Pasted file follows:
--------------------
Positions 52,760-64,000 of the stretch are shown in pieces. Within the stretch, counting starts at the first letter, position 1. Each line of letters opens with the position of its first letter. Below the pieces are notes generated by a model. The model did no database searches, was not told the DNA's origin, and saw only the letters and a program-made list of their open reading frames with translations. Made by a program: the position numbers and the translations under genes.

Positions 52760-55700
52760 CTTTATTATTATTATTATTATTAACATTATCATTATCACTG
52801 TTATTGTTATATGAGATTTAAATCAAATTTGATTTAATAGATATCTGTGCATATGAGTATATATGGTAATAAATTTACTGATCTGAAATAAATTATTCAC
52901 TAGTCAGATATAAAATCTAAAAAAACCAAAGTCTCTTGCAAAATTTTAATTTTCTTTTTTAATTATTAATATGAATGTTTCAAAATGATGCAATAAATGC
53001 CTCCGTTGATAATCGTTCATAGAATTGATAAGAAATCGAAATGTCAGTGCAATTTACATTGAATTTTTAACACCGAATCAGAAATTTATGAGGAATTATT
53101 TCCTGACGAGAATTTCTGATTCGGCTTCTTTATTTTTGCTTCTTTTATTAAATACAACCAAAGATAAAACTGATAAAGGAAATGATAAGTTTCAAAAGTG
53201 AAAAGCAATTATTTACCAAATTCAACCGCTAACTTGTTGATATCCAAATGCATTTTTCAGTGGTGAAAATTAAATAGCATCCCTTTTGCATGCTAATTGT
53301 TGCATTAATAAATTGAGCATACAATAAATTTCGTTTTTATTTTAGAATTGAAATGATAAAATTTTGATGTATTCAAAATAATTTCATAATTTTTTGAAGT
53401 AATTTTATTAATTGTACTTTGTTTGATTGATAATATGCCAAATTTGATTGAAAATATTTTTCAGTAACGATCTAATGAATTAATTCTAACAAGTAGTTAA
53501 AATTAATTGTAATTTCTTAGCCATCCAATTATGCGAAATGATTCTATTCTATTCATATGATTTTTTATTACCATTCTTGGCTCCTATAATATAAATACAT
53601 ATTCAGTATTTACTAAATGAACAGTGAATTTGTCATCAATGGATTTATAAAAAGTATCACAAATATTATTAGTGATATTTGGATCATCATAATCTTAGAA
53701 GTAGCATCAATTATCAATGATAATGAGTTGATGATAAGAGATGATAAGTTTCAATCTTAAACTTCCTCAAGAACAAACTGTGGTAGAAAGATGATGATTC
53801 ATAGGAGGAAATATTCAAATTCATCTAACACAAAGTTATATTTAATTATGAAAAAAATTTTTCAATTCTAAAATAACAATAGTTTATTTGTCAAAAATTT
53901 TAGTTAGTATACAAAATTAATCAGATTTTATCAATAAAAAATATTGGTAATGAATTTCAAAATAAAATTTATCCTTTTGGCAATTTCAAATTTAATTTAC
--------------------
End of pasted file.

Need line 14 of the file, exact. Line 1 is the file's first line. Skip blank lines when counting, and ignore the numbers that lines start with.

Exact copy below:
53801 ATAGGAGGAAATATTCAAATTCATCTAACACAAAGTTATATTTAATTATGAAAAAAATTTTTCAATTCTAAAATAACAATAGTTTATTTGTCAAAAATTT